A rhythm to the madness
One of the keys to completing a novel—actually I think this is the biggest, hardest of them all—is the self-discipline to sit down day after day and put words on a page. The story can always be revised, grammar and punctuation learned and corrected, but the act of doing the work consistently and making forward progress, forgiving your errors in favor of reaching THE END, is the ultimate key.
A schedule, a daily rhythm to the madness, is what helps pull me through. When the schedule gets messed up, as it does 80% of the time, it’s hard to find during that remaining 20%. Recently I went to a conference, then I came home to Spring Break—kids everywhere, not an hour free. Today was the kids’ first day back at school (maniacal laughter from their mom), which means my first real day at the computer.
I’ve actually been struggling for a while with my schedule. I’ve always started the day on email and FB, with a little Twitter thrown in. But lately that time online has lengthened into “research” then random surfing. Once my mind is in that skippy, feed-me entertainment zone, it’s an act of herculean proportions to settle into a story.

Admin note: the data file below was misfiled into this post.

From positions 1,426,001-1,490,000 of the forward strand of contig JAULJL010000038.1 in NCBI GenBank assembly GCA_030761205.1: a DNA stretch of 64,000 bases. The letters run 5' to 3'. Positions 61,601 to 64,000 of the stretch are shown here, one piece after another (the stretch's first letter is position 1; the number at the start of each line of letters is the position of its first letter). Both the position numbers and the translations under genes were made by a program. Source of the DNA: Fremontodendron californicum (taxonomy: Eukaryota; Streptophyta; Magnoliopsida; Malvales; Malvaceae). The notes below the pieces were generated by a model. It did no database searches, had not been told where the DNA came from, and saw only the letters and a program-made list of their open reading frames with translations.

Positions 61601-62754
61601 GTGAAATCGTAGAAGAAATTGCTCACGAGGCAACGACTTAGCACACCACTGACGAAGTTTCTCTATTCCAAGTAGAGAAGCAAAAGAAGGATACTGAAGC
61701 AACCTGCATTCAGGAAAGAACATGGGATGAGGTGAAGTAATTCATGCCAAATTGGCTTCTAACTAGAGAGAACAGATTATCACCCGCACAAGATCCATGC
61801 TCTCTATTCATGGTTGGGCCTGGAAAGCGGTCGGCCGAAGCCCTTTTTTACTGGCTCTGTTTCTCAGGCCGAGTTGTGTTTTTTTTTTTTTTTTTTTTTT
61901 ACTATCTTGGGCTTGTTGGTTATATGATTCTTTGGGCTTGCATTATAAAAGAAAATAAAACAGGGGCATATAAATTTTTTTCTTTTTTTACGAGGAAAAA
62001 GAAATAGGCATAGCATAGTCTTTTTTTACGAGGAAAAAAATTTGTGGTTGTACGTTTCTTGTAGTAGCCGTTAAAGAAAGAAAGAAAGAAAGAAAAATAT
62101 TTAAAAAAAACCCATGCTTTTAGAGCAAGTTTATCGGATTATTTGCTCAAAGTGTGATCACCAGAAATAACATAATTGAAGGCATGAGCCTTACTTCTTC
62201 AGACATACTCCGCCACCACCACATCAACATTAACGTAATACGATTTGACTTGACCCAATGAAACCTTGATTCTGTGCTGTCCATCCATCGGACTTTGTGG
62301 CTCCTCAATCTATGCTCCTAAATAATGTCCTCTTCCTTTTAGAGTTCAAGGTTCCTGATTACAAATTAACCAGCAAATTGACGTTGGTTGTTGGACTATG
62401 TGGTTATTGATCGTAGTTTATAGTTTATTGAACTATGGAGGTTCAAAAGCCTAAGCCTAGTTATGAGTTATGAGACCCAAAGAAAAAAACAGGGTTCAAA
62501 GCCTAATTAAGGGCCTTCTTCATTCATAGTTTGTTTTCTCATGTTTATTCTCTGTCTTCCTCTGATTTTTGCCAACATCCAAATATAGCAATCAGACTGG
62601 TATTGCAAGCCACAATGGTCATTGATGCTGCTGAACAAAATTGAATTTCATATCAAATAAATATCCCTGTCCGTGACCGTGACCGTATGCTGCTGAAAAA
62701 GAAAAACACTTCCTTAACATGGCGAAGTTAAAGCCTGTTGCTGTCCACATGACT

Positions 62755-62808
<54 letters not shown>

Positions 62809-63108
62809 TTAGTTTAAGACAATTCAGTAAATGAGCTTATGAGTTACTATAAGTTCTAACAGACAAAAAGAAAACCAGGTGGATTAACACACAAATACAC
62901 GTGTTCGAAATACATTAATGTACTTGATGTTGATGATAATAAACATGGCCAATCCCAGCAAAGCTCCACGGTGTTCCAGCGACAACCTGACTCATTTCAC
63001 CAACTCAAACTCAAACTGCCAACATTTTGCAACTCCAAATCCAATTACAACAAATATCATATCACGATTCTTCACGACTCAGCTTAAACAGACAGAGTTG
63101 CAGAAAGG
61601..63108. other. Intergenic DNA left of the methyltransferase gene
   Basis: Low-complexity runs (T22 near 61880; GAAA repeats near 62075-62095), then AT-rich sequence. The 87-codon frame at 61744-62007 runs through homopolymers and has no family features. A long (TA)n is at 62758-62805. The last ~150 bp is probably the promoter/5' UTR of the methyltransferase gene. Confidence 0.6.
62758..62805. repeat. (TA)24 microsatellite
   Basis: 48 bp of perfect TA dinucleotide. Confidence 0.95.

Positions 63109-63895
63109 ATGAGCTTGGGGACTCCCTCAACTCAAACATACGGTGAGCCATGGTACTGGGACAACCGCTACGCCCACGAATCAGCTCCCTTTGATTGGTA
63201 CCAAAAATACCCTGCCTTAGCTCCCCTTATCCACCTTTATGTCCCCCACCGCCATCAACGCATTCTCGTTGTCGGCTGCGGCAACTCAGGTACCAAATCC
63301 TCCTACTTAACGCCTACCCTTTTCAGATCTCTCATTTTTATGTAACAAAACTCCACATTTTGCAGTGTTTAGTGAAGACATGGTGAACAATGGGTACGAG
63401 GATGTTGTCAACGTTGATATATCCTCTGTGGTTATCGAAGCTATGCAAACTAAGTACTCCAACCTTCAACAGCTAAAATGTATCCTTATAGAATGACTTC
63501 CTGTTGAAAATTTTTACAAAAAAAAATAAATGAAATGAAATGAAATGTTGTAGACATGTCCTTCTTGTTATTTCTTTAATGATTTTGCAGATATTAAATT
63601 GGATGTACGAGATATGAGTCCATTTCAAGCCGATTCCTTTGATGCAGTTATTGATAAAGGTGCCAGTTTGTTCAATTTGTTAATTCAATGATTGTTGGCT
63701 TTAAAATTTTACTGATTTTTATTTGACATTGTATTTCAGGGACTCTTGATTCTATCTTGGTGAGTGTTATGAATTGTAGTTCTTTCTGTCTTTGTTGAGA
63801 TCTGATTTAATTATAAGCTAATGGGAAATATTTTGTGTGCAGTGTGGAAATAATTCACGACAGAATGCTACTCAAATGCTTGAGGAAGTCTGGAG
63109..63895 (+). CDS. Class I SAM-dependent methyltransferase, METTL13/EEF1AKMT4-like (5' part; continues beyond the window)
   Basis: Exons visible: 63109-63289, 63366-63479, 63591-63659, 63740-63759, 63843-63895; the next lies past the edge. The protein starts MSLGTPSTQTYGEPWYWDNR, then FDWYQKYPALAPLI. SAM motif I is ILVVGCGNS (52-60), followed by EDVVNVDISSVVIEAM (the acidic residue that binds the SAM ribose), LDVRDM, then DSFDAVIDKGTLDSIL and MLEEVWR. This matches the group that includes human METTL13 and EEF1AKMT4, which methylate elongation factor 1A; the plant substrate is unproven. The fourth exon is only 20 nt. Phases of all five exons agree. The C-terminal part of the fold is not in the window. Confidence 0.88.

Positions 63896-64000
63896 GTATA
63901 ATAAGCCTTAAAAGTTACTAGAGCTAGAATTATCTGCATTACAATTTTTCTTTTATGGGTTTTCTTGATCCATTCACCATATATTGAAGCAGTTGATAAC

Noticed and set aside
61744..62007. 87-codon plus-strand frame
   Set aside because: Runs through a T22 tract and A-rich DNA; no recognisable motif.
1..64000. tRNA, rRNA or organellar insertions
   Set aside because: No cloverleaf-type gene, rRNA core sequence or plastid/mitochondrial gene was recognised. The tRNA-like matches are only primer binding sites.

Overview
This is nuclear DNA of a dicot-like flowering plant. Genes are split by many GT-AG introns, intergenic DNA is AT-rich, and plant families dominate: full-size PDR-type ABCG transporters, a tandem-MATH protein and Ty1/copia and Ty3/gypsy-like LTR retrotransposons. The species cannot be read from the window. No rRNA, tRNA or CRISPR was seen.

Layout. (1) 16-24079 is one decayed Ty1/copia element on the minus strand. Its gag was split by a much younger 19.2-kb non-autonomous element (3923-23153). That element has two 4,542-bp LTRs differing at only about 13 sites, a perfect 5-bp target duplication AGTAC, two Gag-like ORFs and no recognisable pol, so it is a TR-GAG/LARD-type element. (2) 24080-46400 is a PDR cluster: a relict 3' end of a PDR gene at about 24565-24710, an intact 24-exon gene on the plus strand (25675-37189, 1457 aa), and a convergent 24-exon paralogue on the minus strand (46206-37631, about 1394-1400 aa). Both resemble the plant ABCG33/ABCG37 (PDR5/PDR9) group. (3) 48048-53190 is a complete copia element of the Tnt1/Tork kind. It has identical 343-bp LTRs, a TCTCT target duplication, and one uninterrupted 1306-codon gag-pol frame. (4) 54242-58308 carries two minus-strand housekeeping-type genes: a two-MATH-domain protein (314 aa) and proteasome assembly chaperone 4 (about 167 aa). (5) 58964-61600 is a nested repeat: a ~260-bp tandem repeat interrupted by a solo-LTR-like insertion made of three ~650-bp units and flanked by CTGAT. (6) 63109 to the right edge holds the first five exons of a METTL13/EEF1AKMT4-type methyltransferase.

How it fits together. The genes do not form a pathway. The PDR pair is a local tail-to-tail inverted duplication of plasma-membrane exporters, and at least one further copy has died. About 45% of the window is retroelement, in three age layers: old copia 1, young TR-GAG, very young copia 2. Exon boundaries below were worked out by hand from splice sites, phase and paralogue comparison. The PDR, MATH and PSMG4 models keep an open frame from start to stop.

But I think I may have found the solution. At the conference there was a panel on writing through adversity that has stayed with me. During the discussion, one of the authors (either on the panel or in the room) talked about her schedule, and today I stole it. Bwhahahaha! I am pleased to report seven pages. Today I was a rock star.
The change was simple. I moved my workout from the evening to the morning. In the past I’ve never wanted to give up peaceful writing time for something that I could do later with the kids running wild around me. (Earphones are awesome.) But that author was right. Somehow during a workout my imagination goes to the stories I’m working on. So instead of coasting online and then trying my hardest to buckle down, I gave up 45 min to the elliptical machine (sadistic torture device) and thereafter became galvanized to write. I’m saved.